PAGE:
Pedro Martinez on MFB: ‘Red Sox are under no pressure’ because of last year’s title
|08.04.14 at 12:07 pm ET|
Martinez, whose departure after the 2004 season has been compared to Jon Lester‘s situation, weighed in on the Red Sox’ trade of Lester to the Athletics.
“I wasn’t really surprised,” Martinez said. “After seeing that nothing worked out in spring training, and a little bit of disappointment on both sides, specially on Lester’s side, I could sense that something was going to happen. But at the same time, I was extremely sad and worried about him leaving because, to be honest, I don’t think he’s replaceable right now by any means.”
The Red Sox have made it clear they would prefer to avoid handing out long-term contracts to players in their 30s, but Martinez said the team will miss Lester’s leadership.
“Well, the first thing that we all have to realize is that the Red Sox are under no pressure. We won last year when nobody expected that we were going to win. Whatever we decided to do this year, we have plenty of time to put together a plan to build another team that can be in the winning column within the next three years. They have the luxury to do that because winning last year unexpectedly I think gave everybody space to breathe,” Martinez said.
“Now, I think for the good of the young arms that we have in the minor leagues, I think they needed someone to guide them. I didn’t see it so well that Lester would leave, because that’s a great guy to have in the clubhouse, a role model, worker. When you go into the clubhouse and you see Lester, the ace of the team, working, you have no choice but to go to work. When you see his mental approach about the game, the respect for the game and his respect for his teammates, I think it’s someone so valuable in so many different ways, it doesn’t have to really be performing. But it’s the influence that he brings over to the young arms that are coming up and probably hoping to develop into an ace later on.”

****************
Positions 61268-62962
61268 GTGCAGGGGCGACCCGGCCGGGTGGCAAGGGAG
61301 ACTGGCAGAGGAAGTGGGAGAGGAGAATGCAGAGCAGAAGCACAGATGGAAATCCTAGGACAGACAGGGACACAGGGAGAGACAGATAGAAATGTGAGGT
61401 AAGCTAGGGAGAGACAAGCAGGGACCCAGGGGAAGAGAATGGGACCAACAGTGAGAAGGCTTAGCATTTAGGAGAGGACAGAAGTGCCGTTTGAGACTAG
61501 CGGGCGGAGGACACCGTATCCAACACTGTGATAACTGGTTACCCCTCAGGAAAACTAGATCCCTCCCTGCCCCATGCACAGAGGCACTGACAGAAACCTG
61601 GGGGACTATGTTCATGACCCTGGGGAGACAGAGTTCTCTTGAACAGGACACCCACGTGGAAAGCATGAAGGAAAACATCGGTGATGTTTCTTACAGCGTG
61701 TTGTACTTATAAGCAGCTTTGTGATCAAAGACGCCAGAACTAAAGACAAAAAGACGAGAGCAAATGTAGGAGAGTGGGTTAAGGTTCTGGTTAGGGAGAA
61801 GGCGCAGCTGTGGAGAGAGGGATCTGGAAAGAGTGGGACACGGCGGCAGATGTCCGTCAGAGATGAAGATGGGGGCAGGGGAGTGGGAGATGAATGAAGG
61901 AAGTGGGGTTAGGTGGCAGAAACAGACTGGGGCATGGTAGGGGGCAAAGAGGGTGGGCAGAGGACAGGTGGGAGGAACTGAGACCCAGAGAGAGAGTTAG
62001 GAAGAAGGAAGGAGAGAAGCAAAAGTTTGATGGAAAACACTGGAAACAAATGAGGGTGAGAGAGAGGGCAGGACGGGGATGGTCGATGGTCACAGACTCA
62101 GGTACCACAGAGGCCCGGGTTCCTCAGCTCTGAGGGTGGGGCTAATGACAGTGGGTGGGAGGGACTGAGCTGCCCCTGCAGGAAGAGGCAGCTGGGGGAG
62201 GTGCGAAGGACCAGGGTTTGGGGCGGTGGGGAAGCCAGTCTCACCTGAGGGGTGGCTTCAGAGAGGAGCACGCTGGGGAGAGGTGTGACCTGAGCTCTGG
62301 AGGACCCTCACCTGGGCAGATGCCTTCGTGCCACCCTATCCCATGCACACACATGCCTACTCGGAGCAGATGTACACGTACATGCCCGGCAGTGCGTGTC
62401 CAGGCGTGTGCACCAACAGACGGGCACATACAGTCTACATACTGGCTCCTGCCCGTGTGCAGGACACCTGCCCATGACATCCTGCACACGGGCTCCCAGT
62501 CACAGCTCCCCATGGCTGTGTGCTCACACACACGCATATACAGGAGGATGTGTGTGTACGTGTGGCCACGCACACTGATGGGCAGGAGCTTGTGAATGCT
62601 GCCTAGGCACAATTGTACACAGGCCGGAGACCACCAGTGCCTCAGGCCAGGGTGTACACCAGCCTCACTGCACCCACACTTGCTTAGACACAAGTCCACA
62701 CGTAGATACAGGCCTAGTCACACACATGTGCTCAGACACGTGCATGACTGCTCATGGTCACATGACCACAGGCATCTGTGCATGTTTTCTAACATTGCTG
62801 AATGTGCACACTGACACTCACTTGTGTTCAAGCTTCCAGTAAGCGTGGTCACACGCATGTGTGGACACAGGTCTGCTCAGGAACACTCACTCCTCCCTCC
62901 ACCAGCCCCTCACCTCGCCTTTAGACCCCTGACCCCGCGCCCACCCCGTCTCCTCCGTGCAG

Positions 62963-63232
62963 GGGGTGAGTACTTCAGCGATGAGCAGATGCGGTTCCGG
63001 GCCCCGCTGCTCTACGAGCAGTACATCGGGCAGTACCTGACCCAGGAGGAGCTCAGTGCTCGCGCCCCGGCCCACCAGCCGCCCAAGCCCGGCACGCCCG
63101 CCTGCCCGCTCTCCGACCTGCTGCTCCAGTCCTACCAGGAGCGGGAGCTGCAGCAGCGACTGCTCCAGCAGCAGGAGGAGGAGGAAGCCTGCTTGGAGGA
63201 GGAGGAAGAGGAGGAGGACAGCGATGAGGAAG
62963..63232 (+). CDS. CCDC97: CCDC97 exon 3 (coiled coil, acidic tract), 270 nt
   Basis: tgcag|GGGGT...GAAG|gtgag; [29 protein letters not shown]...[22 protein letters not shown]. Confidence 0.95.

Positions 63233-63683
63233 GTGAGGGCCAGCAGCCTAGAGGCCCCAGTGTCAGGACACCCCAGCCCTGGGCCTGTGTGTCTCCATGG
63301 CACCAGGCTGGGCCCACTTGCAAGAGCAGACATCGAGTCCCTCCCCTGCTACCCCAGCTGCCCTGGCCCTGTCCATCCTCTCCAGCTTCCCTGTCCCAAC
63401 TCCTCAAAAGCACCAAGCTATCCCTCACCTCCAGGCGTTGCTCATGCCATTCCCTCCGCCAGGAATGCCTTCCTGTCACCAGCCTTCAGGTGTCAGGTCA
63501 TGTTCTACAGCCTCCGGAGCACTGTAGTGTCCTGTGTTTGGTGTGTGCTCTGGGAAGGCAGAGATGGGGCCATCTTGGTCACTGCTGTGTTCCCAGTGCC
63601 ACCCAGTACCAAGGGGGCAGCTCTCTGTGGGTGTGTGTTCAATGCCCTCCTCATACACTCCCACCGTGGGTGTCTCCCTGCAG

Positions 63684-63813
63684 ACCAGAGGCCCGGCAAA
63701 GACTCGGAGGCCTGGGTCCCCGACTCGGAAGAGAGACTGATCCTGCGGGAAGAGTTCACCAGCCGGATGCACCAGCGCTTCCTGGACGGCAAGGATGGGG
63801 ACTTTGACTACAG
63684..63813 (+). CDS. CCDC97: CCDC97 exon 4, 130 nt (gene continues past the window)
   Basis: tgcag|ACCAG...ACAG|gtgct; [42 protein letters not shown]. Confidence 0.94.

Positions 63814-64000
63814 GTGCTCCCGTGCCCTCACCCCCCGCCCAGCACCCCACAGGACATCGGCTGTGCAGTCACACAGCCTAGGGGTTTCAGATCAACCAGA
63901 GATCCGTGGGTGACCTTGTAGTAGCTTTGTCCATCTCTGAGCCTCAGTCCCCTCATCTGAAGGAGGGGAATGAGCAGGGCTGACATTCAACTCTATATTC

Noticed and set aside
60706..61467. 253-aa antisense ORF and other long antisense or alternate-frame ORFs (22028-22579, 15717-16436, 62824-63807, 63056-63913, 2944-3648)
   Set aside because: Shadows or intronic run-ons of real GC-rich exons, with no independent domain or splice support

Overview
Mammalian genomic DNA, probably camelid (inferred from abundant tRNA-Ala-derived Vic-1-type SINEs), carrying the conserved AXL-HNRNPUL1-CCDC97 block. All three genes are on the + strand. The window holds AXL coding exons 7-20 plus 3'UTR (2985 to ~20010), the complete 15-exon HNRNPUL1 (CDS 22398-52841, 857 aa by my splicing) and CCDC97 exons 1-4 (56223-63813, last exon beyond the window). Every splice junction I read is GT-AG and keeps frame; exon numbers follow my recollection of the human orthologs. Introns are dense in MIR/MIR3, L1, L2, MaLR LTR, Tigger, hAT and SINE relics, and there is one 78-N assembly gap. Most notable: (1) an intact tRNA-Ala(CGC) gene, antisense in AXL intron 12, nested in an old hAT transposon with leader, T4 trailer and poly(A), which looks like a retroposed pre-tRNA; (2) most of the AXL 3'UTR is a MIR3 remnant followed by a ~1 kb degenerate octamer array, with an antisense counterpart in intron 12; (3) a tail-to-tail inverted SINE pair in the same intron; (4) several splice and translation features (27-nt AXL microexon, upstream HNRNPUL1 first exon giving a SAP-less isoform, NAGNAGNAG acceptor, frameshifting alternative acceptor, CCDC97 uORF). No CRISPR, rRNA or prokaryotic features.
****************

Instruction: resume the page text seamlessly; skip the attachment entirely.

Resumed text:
Clay Buchholz continued to struggle Sunday night, allowing seven runs and seeing his ERA (6.20) become the highest of any major league starting pitcher with 100 innings this season. Martinez said Buchholz should head to the video room to figure out what he can do better.
“I would say study yourself first, because if you don’t know yourself, nobody’s going to get to know you,” Martinez said. “He’s going to have to spend a lot of time analyzing himself. He’s going to have to spend a lot of time looking at the things that went right when he was right and at the things that went wrong like they’re going right now.
“I think Buchy needs to spend a lot of time in the video room analyzing mechanics, looking through all the pitchers. Because I wasn’t always looking at myself. Sometimes you looking at yourself everything seems to be familiar. But you look at a guy like [Tim] Hudson, when I was struggling I would look at a guy like Hudson. I would look at Johan Santana, I would put him on the right side. I would look at different guys that I saw. I would look at Roger [Clemens], look at [Greg] Maddux, look at [Tom] Glavine, some of the things that they used to do, and try to piece together something that would make me feel comfortable, that would make me feel like I could do what I wanted to do.
“And also at the same time, my focus was so important. I think in baseball, once you let go for one second, you have a chance to get lost. Mentally you have to be there a hundred percent, every pitch. If you look at the game, every time you pitch a game, you lose a game on one pitch or you win it on one pitch. The day you lose your focus for one pitch, that day you lose the game on one pitch.”
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